Credits and Debits and how They Affect Financial Reports
Understanding what credits and debits are, what they do, and the rules for which they add or subtract is vital to figuring out why accounting data is what it is and how it got that way. Please learn the rules of credits and debits.
Total Office Manager does not use the terms Credit and Debit very often. We have provided this topic as a reference for those of you who need to know more about this subject.
When you deposit money in the bank, the cashier will tell you “I’ll credit your account.” From that experience, most people assume that cash is a credit, and so credits are good. That is further reinforced when reductions in the accounts are referred to as debits. Besides, if you remove the “i” from debit, you get “debt.” So, debits are bad.
Unfortunately, the conditioning we receive at the bank is causing real confusion in the accounting class. Why? Because in accounting we understand that the bank account is a debit account, and that debts are credit accounts – the opposite of what most people expect.
In fact, debits and credits are neither good nor bad. Each transaction, whether it be a good transaction (deposits), or a bad transaction (bills) has both a debit and an equal credit. That’s why they call it “double-entry accounting.” When the cashier is telling you he or she will “credit your account”, they are also entering a debit for the same amount that they are not telling you about. The same is true for the debits to your account – there is also a credit being made at the same time.
The best way to understand debits and credits is to identify two components of each transaction: 1) what did you get; and, 2) where did it come from. The debit is what you got, and the credit is the source of the item you received. For instance, let’s imagine that you purchase a computer with your credit card. Since the computer is what you received it’s going to result in a debit to the asset account for your computer. The credit will be applied to the credit card liability account for the same amount.
The banks tend to confuse us because they are telling us the entry to their liability account. When you deposit money in the bank, their liability to you increases. Since liabilities are credit accounts, they are crediting our account. When they reduce their liability to us, they are debiting their liability account.
Rules for Applying Credits and Debits
- To increase an asset account, debit it
- To decrease an asset account, credit it
- To increase a liability or equity account, credit it.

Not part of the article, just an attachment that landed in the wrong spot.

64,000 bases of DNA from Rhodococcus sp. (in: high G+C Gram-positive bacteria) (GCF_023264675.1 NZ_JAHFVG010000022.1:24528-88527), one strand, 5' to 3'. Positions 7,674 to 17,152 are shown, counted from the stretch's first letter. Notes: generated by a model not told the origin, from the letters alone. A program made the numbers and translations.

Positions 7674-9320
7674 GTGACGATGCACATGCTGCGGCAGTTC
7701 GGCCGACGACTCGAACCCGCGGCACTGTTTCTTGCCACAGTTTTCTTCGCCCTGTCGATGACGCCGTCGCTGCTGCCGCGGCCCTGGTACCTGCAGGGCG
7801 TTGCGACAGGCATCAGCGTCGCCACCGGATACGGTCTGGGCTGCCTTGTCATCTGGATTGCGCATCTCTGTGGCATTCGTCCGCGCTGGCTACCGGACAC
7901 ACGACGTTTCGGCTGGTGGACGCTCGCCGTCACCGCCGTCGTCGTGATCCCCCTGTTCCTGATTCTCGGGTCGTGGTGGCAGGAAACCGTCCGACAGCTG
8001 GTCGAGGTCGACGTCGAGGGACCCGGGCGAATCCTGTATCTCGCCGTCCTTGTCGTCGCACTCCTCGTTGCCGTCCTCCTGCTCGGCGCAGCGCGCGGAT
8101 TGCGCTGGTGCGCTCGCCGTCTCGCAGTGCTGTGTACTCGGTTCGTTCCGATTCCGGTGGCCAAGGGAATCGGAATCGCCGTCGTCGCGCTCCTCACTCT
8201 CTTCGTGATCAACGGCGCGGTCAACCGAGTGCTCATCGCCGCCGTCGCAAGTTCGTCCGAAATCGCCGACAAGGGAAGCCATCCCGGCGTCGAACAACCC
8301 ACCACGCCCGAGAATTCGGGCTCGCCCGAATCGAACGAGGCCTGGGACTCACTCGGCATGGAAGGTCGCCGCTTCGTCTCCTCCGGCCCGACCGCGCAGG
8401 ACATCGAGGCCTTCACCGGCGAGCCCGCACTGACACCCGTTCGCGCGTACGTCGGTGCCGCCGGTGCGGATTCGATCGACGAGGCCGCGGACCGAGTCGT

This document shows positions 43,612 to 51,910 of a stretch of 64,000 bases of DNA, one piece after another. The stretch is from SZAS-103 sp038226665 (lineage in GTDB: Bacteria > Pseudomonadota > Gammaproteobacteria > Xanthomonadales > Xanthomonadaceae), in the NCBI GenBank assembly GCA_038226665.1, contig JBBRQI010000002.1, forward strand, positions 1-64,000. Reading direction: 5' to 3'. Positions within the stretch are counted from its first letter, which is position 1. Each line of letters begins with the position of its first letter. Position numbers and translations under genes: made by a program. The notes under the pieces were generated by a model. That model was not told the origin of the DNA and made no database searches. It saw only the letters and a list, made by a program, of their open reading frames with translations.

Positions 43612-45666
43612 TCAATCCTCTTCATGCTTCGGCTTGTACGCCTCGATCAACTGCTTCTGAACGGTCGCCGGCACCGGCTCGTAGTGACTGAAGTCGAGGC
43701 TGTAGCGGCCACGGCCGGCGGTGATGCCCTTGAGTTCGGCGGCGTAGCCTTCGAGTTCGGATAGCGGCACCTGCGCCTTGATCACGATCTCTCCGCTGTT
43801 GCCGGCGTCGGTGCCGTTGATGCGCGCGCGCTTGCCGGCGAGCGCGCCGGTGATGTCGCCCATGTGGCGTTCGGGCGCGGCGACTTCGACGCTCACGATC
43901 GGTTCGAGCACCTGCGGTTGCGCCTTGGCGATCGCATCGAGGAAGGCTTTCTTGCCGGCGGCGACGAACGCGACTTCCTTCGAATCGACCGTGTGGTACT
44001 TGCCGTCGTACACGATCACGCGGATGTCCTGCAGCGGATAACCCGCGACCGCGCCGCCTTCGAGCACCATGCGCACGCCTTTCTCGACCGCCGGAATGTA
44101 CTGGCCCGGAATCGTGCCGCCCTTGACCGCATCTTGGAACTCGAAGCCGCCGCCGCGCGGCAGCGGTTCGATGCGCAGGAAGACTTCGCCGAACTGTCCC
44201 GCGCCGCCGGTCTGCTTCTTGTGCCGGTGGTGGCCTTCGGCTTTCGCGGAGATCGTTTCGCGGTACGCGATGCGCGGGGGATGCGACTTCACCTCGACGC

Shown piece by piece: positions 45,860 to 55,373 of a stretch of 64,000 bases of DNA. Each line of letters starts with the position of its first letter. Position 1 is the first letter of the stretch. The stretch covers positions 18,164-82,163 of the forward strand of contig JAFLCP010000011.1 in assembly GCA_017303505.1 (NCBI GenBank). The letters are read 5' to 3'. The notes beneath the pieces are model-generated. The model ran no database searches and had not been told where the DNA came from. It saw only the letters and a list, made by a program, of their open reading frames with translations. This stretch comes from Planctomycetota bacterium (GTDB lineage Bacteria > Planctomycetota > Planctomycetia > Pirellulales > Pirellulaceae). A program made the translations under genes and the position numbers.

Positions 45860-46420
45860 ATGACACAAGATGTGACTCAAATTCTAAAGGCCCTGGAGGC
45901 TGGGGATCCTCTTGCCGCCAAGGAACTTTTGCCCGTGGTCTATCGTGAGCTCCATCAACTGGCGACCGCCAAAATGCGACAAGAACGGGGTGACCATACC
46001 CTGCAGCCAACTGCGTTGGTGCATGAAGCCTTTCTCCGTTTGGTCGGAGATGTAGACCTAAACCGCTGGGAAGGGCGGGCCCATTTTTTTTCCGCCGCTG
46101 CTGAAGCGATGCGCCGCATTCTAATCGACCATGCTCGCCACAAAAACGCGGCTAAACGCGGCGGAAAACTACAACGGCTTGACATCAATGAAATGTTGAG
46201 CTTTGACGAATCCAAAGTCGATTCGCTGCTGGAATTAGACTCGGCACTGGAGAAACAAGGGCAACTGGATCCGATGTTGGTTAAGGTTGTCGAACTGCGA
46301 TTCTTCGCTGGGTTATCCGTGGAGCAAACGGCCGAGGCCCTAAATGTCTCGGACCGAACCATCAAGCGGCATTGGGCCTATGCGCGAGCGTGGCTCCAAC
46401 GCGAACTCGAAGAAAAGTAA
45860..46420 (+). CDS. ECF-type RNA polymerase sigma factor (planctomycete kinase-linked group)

- To decrease a liability or equity account, debit it.
- To record expenses, debit an expense account.
- To increase Accumulated Depreciation, credit it.
- There is no exception to the rule that debits must equal credits Debit is often abbreviated as “Dr.” and credit as “Cr.”
- Credits increase income, liability, and fund accounts and reduce asset and expense accounts
- Debits increase expense and asset accounts and reduce income and liability accounts
- When recording expense transactions, the word “charge” is often used in place of the word “debit.”
- A Credit increases sales, income, liability, equity, and accumulated depreciation accounts. Credits decrease expense and asset accounts.
- A Debit increases expense and asset accounts. A Debit reduces sales, income, liability, equity, and accumulated depreciation accounts.
What is a Contra Account?
An account that offsets another account. A contra-asset account has a credit balance and offsets the debit balance of the corresponding asset. A contra-liability account has a debit balance and offsets the credit balance of the corresponding liability.
Bad Debt is an example of a “contra-account.” The notion that the account is an income account that is expected to hold a balance opposite to what is normally expected, to counteract the balance in another income account. Accumulated Depreciation, used to diminish the value of an asset over time, is another example of a contra-account.
Understanding Debit Balance Accounts and Credit Balance Accounts
You might hear the phrase debit balance account or credit balance account. A debit balance account is one where a debit adds to the balance. Examples include assets and expenses. A credit balance account is one where a credit adds to the balance. Examples include liabilities and income.
Credits and Debits Cheat Sheet
There are just five main account types used in accounting. They are asset, liability, income, expense, and equity. Accountants will often break those main types down into sub-types. Total Office Manager has thirteen account types, but they are sub-types of the five main account types used in accounting.
|Journal Entry Debit and Credit Cheat Sheet|
|Account Type||Account Type Name Used in TOM||Debits||Credits|
|Asset||Other Current Asset||Increases||Decreases|
|Expense||Cost of Goods Sold||Increases||Decreases|
|Liability||Other Current Liability||Decreases||Increases|
|Quick Tip: Debit all expenses and losses and credit all income and gains. Another way to say it is, debit what comes in and credit what goes out.|
Tips on Credits and Debits
- Recall that there are several types of COA (Chart of Accounts). COAs are used to keep track of where to place currency in the GJ (General Ledger). They are Income, Expense, Asset, Liability, and Equity. There are others but they are sub-types of these. For example, Cost of Goods Sold (COGS) is really just an Expense type. COGS is a way of further defining it. When you are looking for the source of currency, understanding COA types and what they mean is essential.
- Debit all expenses and losses and credit all income and gains. Another way to say it is, debit what comes in and credit what goes out.
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